The response of spring barley varieties to strobilurin fungicides

Summary

Sector:
Cereals & Oilseeds
Project code:
PR237
Date:
01 April 1999 - 31 December 1999
Funders:
AHDB Cereals & Oilseeds.
AHDB sector cost:
£9,237 From HGCA (Project No. 2180)
Project leader:
R A BAYLES NIAB, Huntingdon Road, Cambridge, Cambridgeshire CB3 0LE

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pr237-final-project-report-part-1 pr237-final-project-report-part-2

About this project

Abstract

Amistar-based fungicide programmes gave an average yield benefit over a full conventional programme of 0.45 t/ha (+6.3%) in the three main trials and 0.53 t/ha (+8.8%) in the two late-harvested trials. In the trial in Scotland, the benefit of a full Amistar-based programme over a comprehensive conventional programme was 0.37 t/ha (5.7%).

Spring barley varieties that gave a high response to conventional fungicide programmes also gave a high response to Amistar programmes (e.g. Century and Prisma in trials in England and Optic and Henni in the Scottish trial). Similarly, varieties that gave a lower response to conventional fungicides tended to give a lower response to Amistar programmes (e.g. Static Riviera and Chariot in trials in England and Century and Delibes in the Scottish trial). The advantage of the Amistar programmes varied only slightly between varieties, ranging from 0.34 t/ha (+5.1%) for Prisma to 0.57 t/ha (+7.7 t/ha) for Century in England and from 0.23 t/ha (+3.6%) in Chariot and Cooper to 0.5 t/ha (+8.0%) in Newgrange in Scotland. As a result, the relative yields of varieties remained virtually unaffected by the change from conventional to strobilurin chemistry. The general implication for variety evaluation is that the overall relative performance of varieties is unlikely to be significantly affected by the introduction of strobilurin fungicides into the standard programme for Recommended List trials, although there may be exceptions in individual situations.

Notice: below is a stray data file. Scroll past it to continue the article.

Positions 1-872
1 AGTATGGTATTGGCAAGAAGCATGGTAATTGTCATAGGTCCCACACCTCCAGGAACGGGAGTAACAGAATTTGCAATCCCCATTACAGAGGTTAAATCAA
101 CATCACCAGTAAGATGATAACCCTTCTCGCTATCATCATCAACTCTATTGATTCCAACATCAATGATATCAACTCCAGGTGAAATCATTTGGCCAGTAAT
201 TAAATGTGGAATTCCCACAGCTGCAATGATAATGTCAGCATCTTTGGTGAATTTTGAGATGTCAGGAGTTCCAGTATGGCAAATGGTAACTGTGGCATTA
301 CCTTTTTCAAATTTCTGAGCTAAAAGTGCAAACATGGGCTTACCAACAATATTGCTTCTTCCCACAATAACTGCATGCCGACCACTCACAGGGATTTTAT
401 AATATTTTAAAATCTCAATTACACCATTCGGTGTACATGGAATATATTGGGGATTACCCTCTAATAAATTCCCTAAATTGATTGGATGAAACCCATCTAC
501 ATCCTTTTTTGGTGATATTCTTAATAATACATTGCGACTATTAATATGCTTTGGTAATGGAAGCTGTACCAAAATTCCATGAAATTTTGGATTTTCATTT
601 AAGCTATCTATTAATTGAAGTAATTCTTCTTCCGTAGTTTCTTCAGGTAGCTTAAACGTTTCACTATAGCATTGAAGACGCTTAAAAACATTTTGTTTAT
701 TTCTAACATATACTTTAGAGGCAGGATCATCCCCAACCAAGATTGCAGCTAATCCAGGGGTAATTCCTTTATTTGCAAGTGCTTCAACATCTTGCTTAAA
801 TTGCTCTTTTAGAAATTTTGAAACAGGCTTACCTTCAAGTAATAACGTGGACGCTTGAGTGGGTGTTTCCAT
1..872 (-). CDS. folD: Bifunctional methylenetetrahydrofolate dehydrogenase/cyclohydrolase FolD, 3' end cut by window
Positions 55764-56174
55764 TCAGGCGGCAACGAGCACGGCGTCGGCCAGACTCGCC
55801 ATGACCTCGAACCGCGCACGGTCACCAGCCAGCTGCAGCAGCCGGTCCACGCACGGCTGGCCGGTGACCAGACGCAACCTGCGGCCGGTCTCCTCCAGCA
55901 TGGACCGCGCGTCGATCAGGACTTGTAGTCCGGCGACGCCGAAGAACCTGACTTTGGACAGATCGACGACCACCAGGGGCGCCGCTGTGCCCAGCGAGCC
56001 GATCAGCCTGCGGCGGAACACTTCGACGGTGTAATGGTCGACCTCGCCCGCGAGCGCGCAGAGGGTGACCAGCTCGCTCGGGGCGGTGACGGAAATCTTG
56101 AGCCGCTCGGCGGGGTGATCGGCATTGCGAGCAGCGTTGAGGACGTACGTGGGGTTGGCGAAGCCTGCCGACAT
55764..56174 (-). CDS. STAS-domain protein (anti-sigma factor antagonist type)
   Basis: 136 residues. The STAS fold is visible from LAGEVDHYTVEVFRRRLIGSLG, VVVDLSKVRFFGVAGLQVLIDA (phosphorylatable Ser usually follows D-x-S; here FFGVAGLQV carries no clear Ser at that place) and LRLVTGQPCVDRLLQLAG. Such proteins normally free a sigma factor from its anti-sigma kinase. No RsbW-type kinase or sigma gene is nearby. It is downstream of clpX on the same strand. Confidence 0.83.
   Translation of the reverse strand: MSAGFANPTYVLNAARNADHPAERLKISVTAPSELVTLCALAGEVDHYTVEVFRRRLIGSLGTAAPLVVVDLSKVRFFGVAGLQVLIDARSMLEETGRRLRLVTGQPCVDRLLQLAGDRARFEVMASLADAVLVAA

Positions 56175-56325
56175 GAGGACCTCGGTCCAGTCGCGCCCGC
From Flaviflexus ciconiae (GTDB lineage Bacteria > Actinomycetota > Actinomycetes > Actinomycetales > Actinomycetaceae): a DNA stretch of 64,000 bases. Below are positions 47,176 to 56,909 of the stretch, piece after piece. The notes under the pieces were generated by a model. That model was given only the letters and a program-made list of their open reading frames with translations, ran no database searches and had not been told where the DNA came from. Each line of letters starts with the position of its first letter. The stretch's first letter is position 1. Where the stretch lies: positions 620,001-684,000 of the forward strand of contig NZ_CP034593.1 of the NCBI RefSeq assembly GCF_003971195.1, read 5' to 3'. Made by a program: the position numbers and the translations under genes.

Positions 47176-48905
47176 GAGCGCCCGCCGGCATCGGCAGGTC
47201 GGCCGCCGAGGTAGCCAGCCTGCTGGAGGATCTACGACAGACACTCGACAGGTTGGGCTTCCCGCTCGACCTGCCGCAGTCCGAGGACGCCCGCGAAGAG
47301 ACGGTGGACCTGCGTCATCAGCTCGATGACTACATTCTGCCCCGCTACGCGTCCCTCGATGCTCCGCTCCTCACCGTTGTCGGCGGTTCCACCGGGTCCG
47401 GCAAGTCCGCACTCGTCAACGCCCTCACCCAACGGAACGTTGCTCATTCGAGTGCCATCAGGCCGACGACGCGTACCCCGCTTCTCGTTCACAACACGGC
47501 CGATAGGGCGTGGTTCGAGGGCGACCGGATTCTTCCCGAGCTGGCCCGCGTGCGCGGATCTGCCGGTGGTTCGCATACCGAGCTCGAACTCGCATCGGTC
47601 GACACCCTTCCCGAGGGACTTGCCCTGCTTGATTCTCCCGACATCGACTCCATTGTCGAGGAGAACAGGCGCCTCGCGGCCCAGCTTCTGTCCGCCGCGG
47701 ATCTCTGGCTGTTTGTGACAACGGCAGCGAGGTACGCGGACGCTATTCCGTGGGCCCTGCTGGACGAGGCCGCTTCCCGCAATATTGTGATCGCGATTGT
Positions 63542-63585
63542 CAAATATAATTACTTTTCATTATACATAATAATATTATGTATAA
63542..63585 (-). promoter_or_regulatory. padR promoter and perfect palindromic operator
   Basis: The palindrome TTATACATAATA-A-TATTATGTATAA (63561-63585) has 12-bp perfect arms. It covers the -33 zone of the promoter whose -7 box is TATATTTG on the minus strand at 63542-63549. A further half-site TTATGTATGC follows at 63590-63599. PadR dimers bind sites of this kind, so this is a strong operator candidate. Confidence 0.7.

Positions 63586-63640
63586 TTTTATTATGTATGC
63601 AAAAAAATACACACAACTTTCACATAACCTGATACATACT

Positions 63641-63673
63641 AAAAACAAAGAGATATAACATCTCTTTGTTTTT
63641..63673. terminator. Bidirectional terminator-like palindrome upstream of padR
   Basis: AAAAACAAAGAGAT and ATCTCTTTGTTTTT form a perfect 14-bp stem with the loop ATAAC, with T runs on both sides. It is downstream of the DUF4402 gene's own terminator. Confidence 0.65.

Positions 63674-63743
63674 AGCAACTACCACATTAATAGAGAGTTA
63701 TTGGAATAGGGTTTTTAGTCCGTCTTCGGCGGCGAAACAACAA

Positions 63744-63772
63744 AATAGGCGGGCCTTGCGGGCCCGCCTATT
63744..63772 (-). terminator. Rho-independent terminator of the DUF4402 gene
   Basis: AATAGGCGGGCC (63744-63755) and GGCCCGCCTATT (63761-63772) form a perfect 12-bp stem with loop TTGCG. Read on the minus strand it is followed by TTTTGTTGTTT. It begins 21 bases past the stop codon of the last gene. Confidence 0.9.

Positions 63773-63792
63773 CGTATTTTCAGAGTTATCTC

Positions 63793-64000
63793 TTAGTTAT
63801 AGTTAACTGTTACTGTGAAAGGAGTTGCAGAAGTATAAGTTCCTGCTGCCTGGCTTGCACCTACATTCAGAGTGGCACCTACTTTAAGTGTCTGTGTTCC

Different spray timings and total application of Amistar were compared in the trials in England. Reducing the total application of Amistar to half its level in the 'full' Amistar programme and reducing the number of sprays from two to one, did not reduce the yield advantage of these programmes over the conventional programme and led to improved margins over fungicide cost. This indicates the scope for cost effective exploitation of lower input strobilurin-based programmes in spring barley.

The advantage of Amistar could be attributed at least in part to increased green leaf area retention. All varieties showed some increase in green leaf area from around GS75 onwards, when the comparison was made between Amistar-based and conventional programmes. Improved green leaf area retention might be the result of a) improved control of major diseases that are easily identified and routinely assessed, b) improved control of minor diseases that are less easily identified and not routinely assessed or c) physiological effects. In all of these trials the major diseases were well controlled by all programmes, with only very slight differences in efficacy. It therefore seems likely that control of minor pathogens and/or physiological effects contributed to the enhancement of green leaf area retention by the Amistar programmes.
Cooper suffered less ear loss than the other varieties, with Optic and Prisma suffering particularly high losses. This was in line with the vulnerability of these varieties to brackling, which was relatively slight in Cooper and very severe in Optic. The effects of variety on both brackling and ear loss were far greater than effects of fungicide treatment. Ear losses were not significantly affected by fungicide treatment and there was no evidence to support the suggestion that late applications of Amistar might reduce ear loss. Similarly, although brackling was generally reduced by all fungicide treatments, there was no consistent difference between the conventional and Amistar programmes. This was despite the fact that Amistar treatments did appear to keep stems greener for longer.

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